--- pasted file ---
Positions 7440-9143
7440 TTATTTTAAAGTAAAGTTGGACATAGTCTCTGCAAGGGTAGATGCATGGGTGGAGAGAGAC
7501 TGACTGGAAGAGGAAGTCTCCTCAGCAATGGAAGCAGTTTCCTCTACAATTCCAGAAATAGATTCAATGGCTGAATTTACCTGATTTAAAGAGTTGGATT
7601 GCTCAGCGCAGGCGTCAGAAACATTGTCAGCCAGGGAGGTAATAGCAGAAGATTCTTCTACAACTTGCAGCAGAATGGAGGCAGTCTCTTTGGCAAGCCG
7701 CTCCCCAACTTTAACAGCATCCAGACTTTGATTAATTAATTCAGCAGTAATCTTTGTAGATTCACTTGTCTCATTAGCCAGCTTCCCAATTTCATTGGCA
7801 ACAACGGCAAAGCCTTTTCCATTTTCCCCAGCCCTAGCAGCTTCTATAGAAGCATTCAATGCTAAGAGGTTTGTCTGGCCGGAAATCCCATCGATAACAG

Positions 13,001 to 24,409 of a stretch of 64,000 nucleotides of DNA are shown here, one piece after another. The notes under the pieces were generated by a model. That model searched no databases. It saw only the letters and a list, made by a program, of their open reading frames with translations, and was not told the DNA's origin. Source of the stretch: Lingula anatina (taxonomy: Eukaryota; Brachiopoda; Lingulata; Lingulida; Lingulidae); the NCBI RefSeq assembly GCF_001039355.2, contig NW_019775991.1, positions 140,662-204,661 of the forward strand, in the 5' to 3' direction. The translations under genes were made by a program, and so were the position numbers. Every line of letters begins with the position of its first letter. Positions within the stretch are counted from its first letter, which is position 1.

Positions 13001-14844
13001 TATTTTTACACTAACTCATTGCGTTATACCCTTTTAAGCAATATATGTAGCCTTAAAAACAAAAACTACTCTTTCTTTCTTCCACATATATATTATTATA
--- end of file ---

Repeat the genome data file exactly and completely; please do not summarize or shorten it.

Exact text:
Positions 7440-9143
7440 TTATTTTAAAGTAAAGTTGGACATAGTCTCTGCAAGGGTAGATGCATGGGTGGAGAGAGAC
7501 TGACTGGAAGAGGAAGTCTCCTCAGCAATGGAAGCAGTTTCCTCTACAATTCCAGAAATAGATTCAATGGCTGAATTTACCTGATTTAAAGAGTTGGATT
7601 GCTCAGCGCAGGCGTCAGAAACATTGTCAGCCAGGGAGGTAATAGCAGAAGATTCTTCTACAACTTGCAGCAGAATGGAGGCAGTCTCTTTGGCAAGCCG
7701 CTCCCCAACTTTAACAGCATCCAGACTTTGATTAATTAATTCAGCAGTAATCTTTGTAGATTCACTTGTCTCATTAGCCAGCTTCCCAATTTCATTGGCA
7801 ACAACGGCAAAGCCTTTTCCATTTTCCCCAGCCCTAGCAGCTTCTATAGAAGCATTCAATGCTAAGAGGTTTGTCTGGCCGGAAATCCCATCGATAACAG

Positions 13,001 to 24,409 of a stretch of 64,000 nucleotides of DNA are shown here, one piece after another. The notes under the pieces were generated by a model. That model searched no databases. It saw only the letters and a list, made by a program, of their open reading frames with translations, and was not told the DNA's origin. Source of the stretch: Lingula anatina (taxonomy: Eukaryota; Brachiopoda; Lingulata; Lingulida; Lingulidae); the NCBI RefSeq assembly GCF_001039355.2, contig NW_019775991.1, positions 140,662-204,661 of the forward strand, in the 5' to 3' direction. The translations under genes were made by a program, and so were the position numbers. Every line of letters begins with the position of its first letter. Positions within the stretch are counted from its first letter, which is position 1.

Positions 13001-14844
13001 TATTTTTACACTAACTCATTGCGTTATACCCTTTTAAGCAATATATGTAGCCTTAAAAACAAAAACTACTCTTTCTTTCTTCCACATATATATTATTATA